I just visited the Anne Frank museum in Amsterdam – it’s a sobering and powerful reminder of the systemic cruelty humans are capable of inflicting on each other. But the most salient point of the experience, for me, is the humanity of it all. You are not left with an abstract reading of the events of WWII, instead, you sense what it felt like to live in fear.
But for the sake of this post, I was struck by some of her writing – mind you, this is from a 13-15 year old girl, albeit a very smart and clearly well educated one.
So imagine she’s living in an attic, hidden, with seven other people – for two years. Not only can she not leave the hiding space, the windows are blacked out so she can’t even see outside. And yet…
I’m paraphrasing here, but she makes the point that “writing is freedom. When I’m writing I can go anywhere, be anything, and do whatever I please.”
When I read this, I thought yes! This is exactly what writing is! You create whatever world you want, making up your own rules (or not) as you see fit. It is the ultimate in simple human expression. I say simple because everyone who is literate can write, so you already have the basic tools needed at your disposal. As opposed to, say, music; where getting to the level of self-expression requires quite a bit of study and practice – there’s a pretty steep learning curve.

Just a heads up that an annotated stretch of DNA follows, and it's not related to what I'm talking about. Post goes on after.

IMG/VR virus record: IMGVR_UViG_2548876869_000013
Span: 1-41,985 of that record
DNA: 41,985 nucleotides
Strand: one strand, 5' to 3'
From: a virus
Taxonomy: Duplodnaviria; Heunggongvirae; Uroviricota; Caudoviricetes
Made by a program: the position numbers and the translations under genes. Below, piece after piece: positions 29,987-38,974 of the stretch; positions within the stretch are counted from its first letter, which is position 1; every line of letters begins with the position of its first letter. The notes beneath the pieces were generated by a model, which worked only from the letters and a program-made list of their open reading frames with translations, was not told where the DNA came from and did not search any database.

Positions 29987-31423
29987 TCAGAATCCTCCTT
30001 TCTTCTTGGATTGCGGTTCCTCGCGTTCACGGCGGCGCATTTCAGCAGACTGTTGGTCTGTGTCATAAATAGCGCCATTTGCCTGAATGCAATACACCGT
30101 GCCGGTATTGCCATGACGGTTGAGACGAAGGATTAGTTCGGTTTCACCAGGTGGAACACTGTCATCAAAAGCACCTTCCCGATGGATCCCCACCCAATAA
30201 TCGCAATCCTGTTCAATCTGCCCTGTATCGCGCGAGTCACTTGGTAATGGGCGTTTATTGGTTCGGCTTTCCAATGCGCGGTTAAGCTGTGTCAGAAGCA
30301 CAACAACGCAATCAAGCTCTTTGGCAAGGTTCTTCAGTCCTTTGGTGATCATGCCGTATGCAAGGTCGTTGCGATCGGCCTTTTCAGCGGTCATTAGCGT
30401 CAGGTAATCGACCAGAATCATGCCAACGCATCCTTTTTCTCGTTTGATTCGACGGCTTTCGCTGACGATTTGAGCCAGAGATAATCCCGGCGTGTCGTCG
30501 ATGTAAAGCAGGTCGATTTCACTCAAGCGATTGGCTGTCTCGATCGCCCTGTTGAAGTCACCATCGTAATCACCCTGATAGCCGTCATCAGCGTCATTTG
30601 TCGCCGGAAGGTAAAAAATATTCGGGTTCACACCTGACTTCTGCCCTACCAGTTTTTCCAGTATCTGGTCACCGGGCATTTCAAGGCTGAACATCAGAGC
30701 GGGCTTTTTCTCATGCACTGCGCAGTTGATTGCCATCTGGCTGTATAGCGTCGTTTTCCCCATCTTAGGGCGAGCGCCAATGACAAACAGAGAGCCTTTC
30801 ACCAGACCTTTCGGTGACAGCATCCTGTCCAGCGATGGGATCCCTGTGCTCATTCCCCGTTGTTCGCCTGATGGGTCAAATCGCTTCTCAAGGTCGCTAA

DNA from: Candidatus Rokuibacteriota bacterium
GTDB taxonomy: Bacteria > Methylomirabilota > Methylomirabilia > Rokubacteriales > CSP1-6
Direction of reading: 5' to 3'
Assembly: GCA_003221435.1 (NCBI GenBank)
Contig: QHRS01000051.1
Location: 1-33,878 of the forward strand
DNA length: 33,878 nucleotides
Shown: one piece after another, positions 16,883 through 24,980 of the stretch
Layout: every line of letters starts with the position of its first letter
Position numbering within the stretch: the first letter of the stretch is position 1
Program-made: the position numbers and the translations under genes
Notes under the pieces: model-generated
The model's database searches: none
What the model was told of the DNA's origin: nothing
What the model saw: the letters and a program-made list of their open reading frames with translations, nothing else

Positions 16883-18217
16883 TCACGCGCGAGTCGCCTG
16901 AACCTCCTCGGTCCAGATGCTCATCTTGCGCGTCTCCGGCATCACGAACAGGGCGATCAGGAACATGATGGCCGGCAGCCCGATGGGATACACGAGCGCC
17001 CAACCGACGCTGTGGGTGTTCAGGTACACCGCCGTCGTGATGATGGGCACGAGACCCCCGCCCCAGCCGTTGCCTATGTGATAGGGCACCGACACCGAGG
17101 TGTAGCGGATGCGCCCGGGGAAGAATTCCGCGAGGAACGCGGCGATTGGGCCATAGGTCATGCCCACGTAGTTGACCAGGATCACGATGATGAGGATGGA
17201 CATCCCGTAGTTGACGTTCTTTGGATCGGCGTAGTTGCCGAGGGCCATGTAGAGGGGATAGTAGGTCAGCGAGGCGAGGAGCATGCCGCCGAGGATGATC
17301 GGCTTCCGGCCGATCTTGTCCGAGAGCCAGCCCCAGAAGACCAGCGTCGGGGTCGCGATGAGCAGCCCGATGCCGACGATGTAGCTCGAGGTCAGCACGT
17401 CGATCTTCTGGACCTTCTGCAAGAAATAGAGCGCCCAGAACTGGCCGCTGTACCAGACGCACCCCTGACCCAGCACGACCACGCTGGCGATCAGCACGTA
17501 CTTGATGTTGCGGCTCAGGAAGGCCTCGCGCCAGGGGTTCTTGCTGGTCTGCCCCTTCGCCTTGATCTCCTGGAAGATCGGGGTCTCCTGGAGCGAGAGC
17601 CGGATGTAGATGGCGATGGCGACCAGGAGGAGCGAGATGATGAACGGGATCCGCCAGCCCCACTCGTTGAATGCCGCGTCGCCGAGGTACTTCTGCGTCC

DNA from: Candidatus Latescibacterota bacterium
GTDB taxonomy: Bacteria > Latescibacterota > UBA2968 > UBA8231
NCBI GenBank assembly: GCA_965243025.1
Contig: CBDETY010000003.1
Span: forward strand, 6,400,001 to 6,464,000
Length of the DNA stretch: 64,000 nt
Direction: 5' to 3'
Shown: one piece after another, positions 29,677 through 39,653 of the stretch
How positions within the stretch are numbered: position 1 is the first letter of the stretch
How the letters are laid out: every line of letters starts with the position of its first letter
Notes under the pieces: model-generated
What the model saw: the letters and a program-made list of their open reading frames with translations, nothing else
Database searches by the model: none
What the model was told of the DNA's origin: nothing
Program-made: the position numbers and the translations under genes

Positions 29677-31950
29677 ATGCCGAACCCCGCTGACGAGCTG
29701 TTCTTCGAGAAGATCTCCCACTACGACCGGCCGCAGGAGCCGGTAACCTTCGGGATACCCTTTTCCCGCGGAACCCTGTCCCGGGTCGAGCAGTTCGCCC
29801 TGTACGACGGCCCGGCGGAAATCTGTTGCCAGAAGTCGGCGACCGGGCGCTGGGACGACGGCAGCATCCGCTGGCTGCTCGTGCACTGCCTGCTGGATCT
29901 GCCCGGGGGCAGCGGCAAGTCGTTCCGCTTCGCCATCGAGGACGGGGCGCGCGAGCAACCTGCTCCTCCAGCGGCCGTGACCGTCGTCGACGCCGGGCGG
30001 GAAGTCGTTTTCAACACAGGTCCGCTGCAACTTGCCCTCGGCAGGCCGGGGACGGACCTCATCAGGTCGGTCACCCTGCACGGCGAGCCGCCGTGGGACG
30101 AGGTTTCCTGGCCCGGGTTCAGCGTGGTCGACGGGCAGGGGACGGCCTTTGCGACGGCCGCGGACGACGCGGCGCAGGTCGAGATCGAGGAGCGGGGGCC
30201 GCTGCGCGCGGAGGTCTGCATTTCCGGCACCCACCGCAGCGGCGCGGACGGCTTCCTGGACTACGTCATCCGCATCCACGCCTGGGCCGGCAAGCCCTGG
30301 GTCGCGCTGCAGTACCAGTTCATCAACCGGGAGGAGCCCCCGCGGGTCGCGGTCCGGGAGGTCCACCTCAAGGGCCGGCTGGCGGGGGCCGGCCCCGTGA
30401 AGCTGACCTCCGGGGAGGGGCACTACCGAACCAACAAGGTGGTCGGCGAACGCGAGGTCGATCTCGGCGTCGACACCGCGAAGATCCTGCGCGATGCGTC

I guess my main point here is that everyone should write. In her case, the decision to write something everyday about her existence turned into a historical document. It is certainly one of the most powerful and remarkable written records of a child facing the great horror of the twentieth century. She annotated the last two years of life on her own, simply to express her humanity. It is an innocent child staring into the gaping maw of the abyss, unable to fully comprehend her own existential threat (or worse yet – understanding it).
She died of typhus at the age of fifteen in the Bergen-Belson concentration camp in Germany, 1944. It is believed she died within weeks of the Allies liberation of the camp.
Her voice will never be forgotten because she took the trouble to write it down.